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For showcasing ethnic culture, the plays are the thing
By Zhao Kai in Qiandongnan, Guizhou ( China Daily )
Updated: 2013-07-24

When famous Chinese singer Song Zuying performed in Vienna in 2003 wearing traditional Miao costume, it was the first time for many Westerners to ever experience the unique charms of the ethnic group.

Ten years later, a series of musicals staged in the Qiandongnan Miao and Dong autonomous prefecture of Southwest China's Guizhou province is once again drawing growing attention to the local customs and diverse cultures highlighted in the plays.

Among them is a drama called "Silver Show", which focuses on the silver culture of the Miao people and integrates elements of Qiandongnan's unique landscape, architecture and heritage, said director Xing Shimiao.

One of the oldest ethnic groups in China, Miao people lack their own written languages.

Their culture and history have been passed on from generations to generations through dances, songs, designs of traditional costume and silver accessories.

The Miao people's silver jewelry reflects their history and has become an indispensable part of their lives. The silver ornaments are famous across the nation.

As a result, the silver industry, quiet for about half a century, has once again begun to flourish.

In Qiandongnan, where Miao people account for 42 percent of the prefecture's total population, there are now thousands of people making silver ornaments in family workshops.

And there are even some so-called silversmith villages, such as Kongbai, Maliao and Magao, where more than 80 percent of the households are involved in processing silver articles.

The 70-minute show comprises five sections and each of them represents an individual story covering a different type of subject matter, including Miao folklore, nature, love, history and life.

Striking visuals

The theater drama combines music, dance and songs with other performing arts, such as acrobatics, shadow plays and stunts to provide a multi-faceted view of the Guizhou Plateau native people.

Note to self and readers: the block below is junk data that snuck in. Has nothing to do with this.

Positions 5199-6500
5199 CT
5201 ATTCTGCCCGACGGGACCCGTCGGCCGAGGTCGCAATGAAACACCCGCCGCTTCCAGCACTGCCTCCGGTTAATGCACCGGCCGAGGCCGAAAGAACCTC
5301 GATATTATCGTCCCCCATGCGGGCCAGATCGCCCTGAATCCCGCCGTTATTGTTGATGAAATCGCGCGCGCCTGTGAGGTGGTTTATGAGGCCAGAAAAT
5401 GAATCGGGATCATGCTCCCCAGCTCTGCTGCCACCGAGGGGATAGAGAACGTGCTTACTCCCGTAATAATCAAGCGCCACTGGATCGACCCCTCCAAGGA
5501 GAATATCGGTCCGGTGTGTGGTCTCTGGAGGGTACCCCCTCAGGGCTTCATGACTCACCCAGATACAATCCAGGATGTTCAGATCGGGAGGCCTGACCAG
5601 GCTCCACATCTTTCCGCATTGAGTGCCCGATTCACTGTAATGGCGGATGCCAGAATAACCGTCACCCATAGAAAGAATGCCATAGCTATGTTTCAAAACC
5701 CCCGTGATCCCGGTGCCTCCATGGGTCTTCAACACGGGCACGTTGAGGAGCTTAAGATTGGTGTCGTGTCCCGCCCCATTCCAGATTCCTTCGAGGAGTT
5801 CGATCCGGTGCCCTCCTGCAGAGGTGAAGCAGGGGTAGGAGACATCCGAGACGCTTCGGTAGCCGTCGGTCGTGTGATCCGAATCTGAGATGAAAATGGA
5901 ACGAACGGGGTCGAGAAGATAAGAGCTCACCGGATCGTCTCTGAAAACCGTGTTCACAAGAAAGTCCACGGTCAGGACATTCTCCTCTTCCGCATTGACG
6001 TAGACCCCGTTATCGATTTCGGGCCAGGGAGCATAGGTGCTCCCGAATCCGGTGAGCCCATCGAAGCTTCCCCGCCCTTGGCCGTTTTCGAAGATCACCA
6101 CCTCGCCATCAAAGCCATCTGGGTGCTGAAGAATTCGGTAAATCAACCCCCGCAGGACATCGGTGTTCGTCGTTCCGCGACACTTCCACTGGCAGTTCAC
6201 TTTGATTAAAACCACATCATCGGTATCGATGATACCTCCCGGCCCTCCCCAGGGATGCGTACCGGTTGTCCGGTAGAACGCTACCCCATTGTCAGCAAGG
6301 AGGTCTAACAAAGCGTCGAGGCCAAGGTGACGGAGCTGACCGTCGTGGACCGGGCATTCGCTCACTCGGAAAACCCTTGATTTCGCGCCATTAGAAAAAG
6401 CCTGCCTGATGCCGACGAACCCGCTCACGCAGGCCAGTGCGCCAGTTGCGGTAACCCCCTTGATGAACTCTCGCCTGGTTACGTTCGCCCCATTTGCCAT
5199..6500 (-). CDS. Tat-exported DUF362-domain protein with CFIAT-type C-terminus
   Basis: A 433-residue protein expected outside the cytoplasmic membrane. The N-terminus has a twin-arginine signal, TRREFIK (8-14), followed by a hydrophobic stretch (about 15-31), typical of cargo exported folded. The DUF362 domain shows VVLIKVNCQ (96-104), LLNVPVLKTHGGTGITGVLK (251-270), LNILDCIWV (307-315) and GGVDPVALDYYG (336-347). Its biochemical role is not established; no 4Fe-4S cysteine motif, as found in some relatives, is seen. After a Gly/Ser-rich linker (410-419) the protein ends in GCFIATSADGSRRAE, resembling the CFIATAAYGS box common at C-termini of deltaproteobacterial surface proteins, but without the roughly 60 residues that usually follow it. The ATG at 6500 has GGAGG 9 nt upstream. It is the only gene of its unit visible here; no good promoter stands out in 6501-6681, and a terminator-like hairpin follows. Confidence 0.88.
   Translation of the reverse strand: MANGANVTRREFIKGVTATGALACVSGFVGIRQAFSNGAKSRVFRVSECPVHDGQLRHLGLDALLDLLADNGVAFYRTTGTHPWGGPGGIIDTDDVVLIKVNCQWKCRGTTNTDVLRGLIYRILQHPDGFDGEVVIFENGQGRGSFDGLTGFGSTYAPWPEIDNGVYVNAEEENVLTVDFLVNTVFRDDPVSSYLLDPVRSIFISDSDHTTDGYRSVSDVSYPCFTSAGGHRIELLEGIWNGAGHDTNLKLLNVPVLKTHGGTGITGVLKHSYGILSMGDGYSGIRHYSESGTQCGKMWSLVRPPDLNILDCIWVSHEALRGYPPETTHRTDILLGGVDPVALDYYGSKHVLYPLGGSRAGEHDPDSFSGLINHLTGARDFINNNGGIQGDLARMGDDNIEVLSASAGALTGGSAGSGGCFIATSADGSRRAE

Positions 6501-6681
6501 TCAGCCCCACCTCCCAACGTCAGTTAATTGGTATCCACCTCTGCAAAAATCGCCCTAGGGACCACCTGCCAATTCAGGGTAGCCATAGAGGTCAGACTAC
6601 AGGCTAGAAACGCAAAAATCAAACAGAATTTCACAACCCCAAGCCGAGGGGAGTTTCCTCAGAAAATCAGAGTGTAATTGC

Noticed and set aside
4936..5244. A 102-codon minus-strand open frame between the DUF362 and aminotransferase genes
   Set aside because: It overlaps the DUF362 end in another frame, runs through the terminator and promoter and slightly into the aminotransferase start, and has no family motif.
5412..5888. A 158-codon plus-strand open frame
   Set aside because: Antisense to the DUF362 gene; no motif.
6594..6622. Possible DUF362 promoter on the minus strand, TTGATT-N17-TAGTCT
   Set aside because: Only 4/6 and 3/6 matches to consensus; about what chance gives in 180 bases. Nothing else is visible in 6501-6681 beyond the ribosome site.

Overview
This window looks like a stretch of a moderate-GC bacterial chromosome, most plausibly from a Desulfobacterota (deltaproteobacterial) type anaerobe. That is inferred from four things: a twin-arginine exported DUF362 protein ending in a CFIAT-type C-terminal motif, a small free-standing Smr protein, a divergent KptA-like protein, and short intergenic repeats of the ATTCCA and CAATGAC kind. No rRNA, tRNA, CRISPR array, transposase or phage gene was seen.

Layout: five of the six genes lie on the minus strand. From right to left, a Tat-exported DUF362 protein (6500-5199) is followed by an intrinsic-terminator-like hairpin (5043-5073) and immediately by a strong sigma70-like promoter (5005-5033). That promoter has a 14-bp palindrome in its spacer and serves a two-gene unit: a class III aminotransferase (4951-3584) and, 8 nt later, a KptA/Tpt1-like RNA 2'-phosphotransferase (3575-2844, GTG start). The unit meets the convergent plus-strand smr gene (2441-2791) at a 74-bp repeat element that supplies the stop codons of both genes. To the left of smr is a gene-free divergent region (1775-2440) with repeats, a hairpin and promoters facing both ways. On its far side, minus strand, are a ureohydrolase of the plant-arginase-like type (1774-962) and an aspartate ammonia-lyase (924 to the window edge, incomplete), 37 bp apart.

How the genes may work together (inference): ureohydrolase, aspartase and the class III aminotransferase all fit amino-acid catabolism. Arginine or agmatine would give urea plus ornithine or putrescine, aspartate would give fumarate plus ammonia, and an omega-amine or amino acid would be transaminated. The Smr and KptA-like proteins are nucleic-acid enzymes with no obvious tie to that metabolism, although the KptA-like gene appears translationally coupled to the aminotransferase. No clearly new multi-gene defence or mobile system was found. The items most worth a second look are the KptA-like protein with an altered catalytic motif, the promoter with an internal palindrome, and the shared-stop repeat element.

In addition to performing arts, it also employs modern technology to improve state artistic design and highlight Miao culture, Xing added.

Since its premiere performance at the end of April, the show has been staged more than 50 times so far and on average, attracts an audience of more than 500, including tourists from the United States, Australia and France.

"It will start a nationwide tour in August. In November, we will perform at the National Center for the Performing Arts in Beijing," said an organizer of the show. "We are also planning a world tour series for next year."

The show's management team considers the show to be a cultural brand and plans to develop a related product series in a bid to boost the creative industry and tourism of Qiandongnan, he added.

Another musical, "Colorful Guizhou", is also based on Miao culture.

Since its debut in 2006, it has been performed more than 500 times for theater audiences surpassing 500,000 around the globe, helping Guizhou's local cultures gain broad acceptance worldwide.

" 'Colorful Guizhou' has set an example for us," said Luo Yongquan, a manager of the "Silver Show" operational team.

"Our show will develop its own style and character on the path toward international stages and brand-building."


(China Daily 07/24/2013 page24)

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